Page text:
I’m trying to talk to you about the Ruwato conspiracy: The original complex is complicated, not because there is no plot, but because it is completely uninteresting. The presentation is so fluid that you can’t help but hit the skip button to go straight to the next action scene. In this game you control Ria, a former bounty hunter who works for a shady organization and was almost killed after she tried to save a mysterious girl from her former colleagues. She is reborn as a cyborg and begins to seek revenge. It may sound exciting, but the countless silent dialogues, ridiculous script and dull music make these story sections an exercise in frustration.
Fortunately, the same cannot be said for the gameplay. Just like the previous REMIMORI ride, Ruwato: The original complex shines with its combat mechanism. This is a standard isometric hack slash that focuses on hit-and-run techniques (attacking the enemy and then running away from danger). You can also unlock some special techniques, such as. For example, the area pulse, which slows down enemies, or the kinetic impact, which can push them away from you. This will give you a few extra seconds to rebuild your limited dashboard.
It’s a difficult game because you have a minimum amount of health per mission, but there’s a catch: Each time you kill an enemy or parry one of their attacks, the attack counter at the top of the screen increases by one point for a few seconds. This greatly increases the attack power and makes it easier to kill all the enemies on the screen. The more people you kill, the stronger you become, allowing you to kill more people and thus become more powerful. It’s a vicious cycle that works brilliantly, but unfortunately some design decisions go completely against the game’s combat philosophy.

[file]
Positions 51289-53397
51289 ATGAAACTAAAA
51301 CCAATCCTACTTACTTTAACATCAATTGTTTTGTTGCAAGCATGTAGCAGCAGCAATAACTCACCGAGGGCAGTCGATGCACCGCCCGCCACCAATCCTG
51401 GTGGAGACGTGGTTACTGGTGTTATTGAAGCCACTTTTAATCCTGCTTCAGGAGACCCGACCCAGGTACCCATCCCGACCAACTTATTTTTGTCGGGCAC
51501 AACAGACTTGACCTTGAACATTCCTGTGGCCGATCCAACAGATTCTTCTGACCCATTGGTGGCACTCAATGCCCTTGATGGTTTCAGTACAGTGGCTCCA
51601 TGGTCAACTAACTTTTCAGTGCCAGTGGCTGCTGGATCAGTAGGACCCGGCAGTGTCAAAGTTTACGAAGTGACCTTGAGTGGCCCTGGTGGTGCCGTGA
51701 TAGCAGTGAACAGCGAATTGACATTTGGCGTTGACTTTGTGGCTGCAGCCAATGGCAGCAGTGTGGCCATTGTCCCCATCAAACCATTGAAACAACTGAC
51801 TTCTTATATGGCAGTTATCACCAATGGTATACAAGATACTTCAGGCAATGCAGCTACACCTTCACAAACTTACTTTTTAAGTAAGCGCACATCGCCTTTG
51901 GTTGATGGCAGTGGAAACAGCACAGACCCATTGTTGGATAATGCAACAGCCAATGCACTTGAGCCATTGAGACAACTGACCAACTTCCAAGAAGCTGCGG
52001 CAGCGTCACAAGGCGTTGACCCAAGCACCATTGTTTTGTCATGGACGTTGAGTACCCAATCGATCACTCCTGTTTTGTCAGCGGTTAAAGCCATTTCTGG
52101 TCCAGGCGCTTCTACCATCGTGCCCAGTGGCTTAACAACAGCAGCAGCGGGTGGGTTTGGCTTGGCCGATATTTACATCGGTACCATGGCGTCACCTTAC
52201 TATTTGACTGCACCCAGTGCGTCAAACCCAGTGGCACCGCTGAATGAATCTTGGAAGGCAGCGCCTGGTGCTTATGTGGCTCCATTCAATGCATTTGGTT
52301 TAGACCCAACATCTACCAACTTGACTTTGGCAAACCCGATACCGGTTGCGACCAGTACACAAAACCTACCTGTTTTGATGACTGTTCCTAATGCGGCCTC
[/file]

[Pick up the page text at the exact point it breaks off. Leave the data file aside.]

The first problem is that the levels are incredibly short. You can beat most of them in less than a minute, especially if you have access to the combat mechanics. Another problem that can easily be attributed to the failure of the deal is the excessive number of platform components. The vast majority of the Ruwato plains: An original series of platform puzzles that should be solved brilliantly, but they are clunky and unresponsive. You die often, often without knowing what you did wrong. Platforms in isometric games have never worked, even in the 16-bit generation. I find it confusing that developers are still trying to do this.
Finally, the game’s graphics are a bit uninspired and very repetitive, sometimes featuring the same exact background for twenty consecutive levels. Ruvato: The original complex quickly becomes boring. Thankfully, the level design is laconic, the characters are well designed and the game still achieves a very high frame rate, with few hiccups.
I really liked Ruvato: The original combat mechanics of the Cathartic Complex, but unfortunately that’s not the main thrust of the game. A lot of time is wasted with boring platform sections (which never work in isometric perspective) and a mostly forgettable story. It’s presented in such a hurry that it’s almost impossible to care at all. It’s not exactly the kind of console-exclusive game that pops up daily in the Xbox One library and adds an extra dose of novelty to the mix, but it certainly won’t be one of the most memorable.
|His background is bland and overdone, but his character models and shots are actually pretty decent.||Goodbye, Ruvato: Original Complex’s combat mechanics and controls are absolutely brilliant, but the emphasis on the clunky platforming style is very clunky.|
|There are almost no sound effects, and the overall soundtrack is bland, uninspired and very repetitive. This is a game that would benefit from a solid rock soundtrack to accompany the fast-paced action. Unfortunately, this was not the case.||Ruvato: The original complex is an incredibly boring story, which is unfortunately one of its strongest points. However, you can completely ignore it in favor of competent combat mechanics. It should be noted that it is also quite short.|
|Last block : 6.0|
Ruvato: The Original Complex is available now on Xbox One and PC.
Xbox One review.
A copy of Ruvato: The original complex was provided by the publisher.
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